The story of Clerks has had a positive influence on me. The movie taught me the importance of dialog in stories, especially film and comedy. If it wasn’t for Clerks, I wouldn’t appreciate a lot of the stories I enjoy today. Clerks taught me a lot about the value of comedic timing, acting and film writing.
Clerks has a simple storyline. Dante, a clerk at Quick Stop, the neighborhood’s convenient store, is called in to work on his day off to fill in for a colleague who can’t make it. The story chronicles his day at the store and the interesting people who pass through it. Most of the story is told through conversations between Dante and his best friend, Randall, a clerk from the video store next door.
While the movie has a typical structure, it is told in an interesting manner – the scenes are separated by retro-style title cards and except for the beginning and the end, they can be watched in pretty much any order. The value of the movie is in the lines excellently delivered by the cast, who do an amazing job at keeping a straight face while speaking them. There are countless notable quotes from the movie, as any fan of the movie can tell you.
Other interesting things about the movie: it is shot in black and white, numerous characters from Kevin Smith’s other movies make cameo appearances, including Jay and Silent Bob, and it spawned a sequel (Clerks 2) with one more on the way.
Each time I watch it, I never fail to laugh. The movie’s side-splitting dialog remains funny despite it not being new to me anymore – I have watched it at least once a year since I first discovered it.
Why do I find the dialog in this movie so great? Well, firstly, the dialog is realistic despite the absurd topics they bring up because it reminds me of the conversations I have with my friends. It is also very funny. In no other movie will you be able to find the line ‘My love for you is like a truck, berserker/ would you like some making fuck? Berserker!’ or conversations about how many times a significant other has had oral sex in the past ‘Hey, try not to suck any dick on the way through the parking lot!’.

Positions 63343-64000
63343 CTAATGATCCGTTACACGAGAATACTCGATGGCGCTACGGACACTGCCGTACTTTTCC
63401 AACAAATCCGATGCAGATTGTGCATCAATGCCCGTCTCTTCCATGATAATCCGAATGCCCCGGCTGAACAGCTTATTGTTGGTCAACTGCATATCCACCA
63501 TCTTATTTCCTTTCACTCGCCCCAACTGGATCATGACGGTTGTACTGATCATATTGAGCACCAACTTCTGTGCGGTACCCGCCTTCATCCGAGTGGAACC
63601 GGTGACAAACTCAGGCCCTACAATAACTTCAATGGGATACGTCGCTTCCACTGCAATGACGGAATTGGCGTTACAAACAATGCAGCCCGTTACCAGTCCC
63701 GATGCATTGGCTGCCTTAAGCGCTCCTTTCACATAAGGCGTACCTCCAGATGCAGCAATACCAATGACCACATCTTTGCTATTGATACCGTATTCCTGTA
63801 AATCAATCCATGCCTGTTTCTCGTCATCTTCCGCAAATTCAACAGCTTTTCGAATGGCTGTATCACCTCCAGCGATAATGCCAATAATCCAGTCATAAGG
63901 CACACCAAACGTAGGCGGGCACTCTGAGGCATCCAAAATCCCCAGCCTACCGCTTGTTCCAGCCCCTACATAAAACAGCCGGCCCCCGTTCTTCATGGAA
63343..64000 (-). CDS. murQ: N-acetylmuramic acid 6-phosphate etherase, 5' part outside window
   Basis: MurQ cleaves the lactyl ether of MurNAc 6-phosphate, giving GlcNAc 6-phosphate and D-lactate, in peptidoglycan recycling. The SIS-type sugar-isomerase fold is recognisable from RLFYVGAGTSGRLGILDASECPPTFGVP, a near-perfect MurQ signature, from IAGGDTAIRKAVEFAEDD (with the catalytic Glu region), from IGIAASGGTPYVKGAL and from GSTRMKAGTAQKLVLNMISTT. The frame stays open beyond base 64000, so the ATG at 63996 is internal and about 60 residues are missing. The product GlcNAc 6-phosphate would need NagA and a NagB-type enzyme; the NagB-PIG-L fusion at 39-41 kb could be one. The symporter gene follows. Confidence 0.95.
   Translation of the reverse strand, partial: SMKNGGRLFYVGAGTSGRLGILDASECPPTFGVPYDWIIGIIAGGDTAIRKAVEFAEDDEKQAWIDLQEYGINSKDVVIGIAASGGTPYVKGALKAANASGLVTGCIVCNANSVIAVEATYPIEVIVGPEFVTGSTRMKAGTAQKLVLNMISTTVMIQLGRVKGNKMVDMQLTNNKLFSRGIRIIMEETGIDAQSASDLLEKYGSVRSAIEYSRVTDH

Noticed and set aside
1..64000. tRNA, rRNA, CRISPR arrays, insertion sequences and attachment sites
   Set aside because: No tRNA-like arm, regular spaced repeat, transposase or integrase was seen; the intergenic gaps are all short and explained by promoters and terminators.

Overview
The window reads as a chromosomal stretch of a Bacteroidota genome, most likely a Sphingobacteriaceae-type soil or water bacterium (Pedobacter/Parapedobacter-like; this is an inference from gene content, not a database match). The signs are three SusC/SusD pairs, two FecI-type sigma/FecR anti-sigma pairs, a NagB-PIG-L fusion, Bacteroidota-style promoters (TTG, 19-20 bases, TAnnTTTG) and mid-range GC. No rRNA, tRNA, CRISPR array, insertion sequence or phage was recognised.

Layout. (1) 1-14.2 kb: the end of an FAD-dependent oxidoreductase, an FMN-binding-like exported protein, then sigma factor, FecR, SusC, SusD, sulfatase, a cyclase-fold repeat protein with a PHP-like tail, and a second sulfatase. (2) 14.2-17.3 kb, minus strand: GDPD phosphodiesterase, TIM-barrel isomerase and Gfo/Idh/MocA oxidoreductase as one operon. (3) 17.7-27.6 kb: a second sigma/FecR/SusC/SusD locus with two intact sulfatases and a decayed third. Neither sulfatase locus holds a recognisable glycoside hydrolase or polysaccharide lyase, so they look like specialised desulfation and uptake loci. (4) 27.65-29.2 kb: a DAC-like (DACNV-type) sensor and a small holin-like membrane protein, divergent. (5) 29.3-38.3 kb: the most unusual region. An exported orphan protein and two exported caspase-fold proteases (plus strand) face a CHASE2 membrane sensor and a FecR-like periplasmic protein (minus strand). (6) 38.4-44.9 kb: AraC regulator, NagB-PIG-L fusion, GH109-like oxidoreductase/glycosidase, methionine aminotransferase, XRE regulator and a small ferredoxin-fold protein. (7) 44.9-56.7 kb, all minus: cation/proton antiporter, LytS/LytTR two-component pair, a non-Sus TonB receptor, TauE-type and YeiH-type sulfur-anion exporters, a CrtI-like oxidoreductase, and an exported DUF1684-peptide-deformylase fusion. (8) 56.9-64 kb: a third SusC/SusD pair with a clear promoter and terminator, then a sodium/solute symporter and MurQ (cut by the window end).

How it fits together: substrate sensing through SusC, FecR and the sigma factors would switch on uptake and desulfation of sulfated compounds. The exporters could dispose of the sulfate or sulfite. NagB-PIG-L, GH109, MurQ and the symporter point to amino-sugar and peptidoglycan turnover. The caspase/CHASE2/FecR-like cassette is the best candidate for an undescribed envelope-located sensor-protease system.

Let’s not forget the discussion about the risks the contractors of the Death Star knew about before signing on to rebuild it or Dante unknowingly selling cigarettes to a little girl. I like how Kevin Smith pulls no punches and goes all out when it comes to writing lines for his characters.
The movie Clerks also taught me that it’s possible to tell jokes without resorting to slapstick. Even a line as straightforward as ‘Bunch of savages in this town’ can be funny. It’s all in the delivery.
Sure, there are plenty of movies out there with funny lines, but not many of them have been executed this well. It’s like Kevin Smith just said ‘Fuck it’ and wrote down whatever he felt like. I’m not sure if it was what he intended, but Clerks has taught me to care less about what people thought of my writing and to write what I want to say instead.
While I’m still far from a comedic genius, watching Clerks has had a positive influence on my writing and has changed the way I approach penning down funny thoughts in my stories. Maybe one day I’ll write a story as funny as what Kevin Smith wrote for Clerks (it won’t be anytime soon) but until then, I’ll keep on trying.
What story, from literature or film, has had a positive influence on you? Choose any story from a book, play, poem, film, or television show. Write an explanatory essay in which you tell us the background of the story and explain what influence it has had. Support your ideas with examples from your own experience, observations, and/or reading. If you quote from readings, be sure you include your sources correctly and use a bibliography.